Last.fm: My new favorite iPhone app

Jan 31, 2010
Music

If there is a type of iPhone app that could be considered my favorite, it would easily be those that stream music or radio. When I work, I listen to music. It keeps me relaxed and focused; but if there’s a drawback, it’s that I listen to so much music that I crave variety. Look […]

If there is a type of iPhone app that could be considered my favorite, it would easily be those that stream music or radio. When I work, I listen to music. It keeps me relaxed and focused; but if there’s a drawback, it’s that I listen to so much music that I crave variety.

Look no further than your iPhone to find that variety — and I don’t mean the library of songs stored on the iPod part of the iPhone. I have the following streaming music and radio apps on my iPhone: Wunder Radio, Slacker, Pandora, KCRW Radio, FlyCast, AOL Radio, Shoutcast, iheartradio, Daytrotter, Wilco and, as of last week, Last.fm.

I’ve listened to all of them, and while I love to tune in radio stations from Ireland or Spain — Wunder Radio — or hone in to stations I can seed with my musical tastes — Pandora and Slacker — I haven’t found a streaming service as thoroughly interesting to me as Last.fm. (Kudos to you if you know what the .fm stands for without asking Google.)

Last.fm combines the greatness of Pandora and Slacker — it helps you find similar artists based on the musical tastes you enter — but it adds an element neither include: it can read your iTunes library to make more informed selections. I’m not talking about the partial library of songs you keep on your iPhone, but the entire catalog of music you keep stored on your computer’s iTunes library.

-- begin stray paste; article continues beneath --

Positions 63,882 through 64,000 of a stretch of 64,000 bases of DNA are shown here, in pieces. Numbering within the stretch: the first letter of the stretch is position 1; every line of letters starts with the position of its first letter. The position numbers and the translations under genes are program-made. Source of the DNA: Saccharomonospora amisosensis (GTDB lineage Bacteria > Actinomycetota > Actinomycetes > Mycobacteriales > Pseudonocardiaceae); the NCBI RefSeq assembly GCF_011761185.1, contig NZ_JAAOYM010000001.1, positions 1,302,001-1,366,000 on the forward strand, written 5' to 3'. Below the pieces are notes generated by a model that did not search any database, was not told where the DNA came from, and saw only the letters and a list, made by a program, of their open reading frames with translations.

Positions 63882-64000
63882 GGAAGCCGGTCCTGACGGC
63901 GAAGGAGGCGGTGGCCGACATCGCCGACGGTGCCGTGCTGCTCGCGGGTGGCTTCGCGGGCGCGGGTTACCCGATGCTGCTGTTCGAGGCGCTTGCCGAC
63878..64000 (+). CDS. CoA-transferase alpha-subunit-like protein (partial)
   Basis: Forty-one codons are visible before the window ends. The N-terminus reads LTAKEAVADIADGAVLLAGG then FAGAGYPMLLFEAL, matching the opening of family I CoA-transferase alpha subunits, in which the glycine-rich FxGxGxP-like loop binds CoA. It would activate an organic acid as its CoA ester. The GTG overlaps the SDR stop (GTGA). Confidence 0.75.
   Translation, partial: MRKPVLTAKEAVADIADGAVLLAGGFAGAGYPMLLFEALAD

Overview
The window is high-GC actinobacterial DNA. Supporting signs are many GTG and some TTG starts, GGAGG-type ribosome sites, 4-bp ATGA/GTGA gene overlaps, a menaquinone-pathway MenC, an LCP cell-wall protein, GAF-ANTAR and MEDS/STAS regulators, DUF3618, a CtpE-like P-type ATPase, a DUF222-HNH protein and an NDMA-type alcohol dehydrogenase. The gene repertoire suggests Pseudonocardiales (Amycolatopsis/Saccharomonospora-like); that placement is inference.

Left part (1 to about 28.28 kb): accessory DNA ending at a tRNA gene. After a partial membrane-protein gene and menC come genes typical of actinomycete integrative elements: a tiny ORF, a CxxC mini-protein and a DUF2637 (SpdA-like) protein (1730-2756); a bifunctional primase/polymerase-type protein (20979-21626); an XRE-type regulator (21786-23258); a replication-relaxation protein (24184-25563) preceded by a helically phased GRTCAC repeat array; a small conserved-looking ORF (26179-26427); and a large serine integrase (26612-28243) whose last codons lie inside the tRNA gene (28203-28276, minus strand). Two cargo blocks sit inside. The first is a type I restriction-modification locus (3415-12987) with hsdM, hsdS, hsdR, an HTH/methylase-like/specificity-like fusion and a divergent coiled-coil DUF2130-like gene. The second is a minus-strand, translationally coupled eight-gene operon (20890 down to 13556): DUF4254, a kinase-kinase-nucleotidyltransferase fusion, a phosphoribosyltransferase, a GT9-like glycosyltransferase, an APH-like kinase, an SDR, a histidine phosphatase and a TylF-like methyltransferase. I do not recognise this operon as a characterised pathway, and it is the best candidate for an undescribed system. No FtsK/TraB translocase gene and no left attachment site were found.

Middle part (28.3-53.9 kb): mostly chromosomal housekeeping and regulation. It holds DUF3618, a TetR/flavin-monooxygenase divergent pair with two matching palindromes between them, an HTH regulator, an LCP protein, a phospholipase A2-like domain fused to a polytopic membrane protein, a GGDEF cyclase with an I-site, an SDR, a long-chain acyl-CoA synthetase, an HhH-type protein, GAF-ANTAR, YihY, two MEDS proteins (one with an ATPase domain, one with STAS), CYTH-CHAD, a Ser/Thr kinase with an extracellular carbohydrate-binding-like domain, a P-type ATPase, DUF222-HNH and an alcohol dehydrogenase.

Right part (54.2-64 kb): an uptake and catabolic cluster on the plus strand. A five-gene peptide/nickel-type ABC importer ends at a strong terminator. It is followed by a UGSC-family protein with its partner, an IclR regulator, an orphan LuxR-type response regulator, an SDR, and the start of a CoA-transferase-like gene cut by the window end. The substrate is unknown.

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Like the Amazon Kindle app, which marks the last page you read on the Kindle or the iPhone app version so it doesn’t matter which e-reader you pick up next, Last.fm syncs with your computer to create a listening experience based on what you own — plus what it thinks you will like. Last.fm doesn’t actually put music files on your iPhone, but when you download the piece of software into your computer to set the service up — it takes seconds — it reads those music files and stores them on a server somewhere tied to your account. Last.fm calls this “scrobbling” and it uses all the music files it collects from its users to make more informed choices.

For example, I love the Shins. But instead of playing the version of “So Says I” found in my library, it played a really great live version I’ve never heard.

As for music discovery, Last.fm keeps things very fresh. Just create a station based on an artist you’re interested in and it will play songs from that artist and those it deems similar. Again, this approach compares favorably to what Pandora and Slacker do, but I’ve found Last.fm’s suggestions to be more interesting. I’ve been listening to a lot of good music I’ve never heard before.

Also, Last.fm is avaiable for Andoid-based phones, but I haven’t tried it yet. I downloaded the app into the Motorola Droid — so all my music and all those new discoveries await.

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Eric Benderoff

Eric Benderoff is the principal of BendableMedia.com, an editorial services firm, and a founding member of the Appolicious content strategy team. His personal technology column for the Chicago Tribune has appeared in newspapers and websites nationwide. He is a regular guest on Chicago's WGN Radio and is a frequent commentator about consumer technology on national TV news programs.

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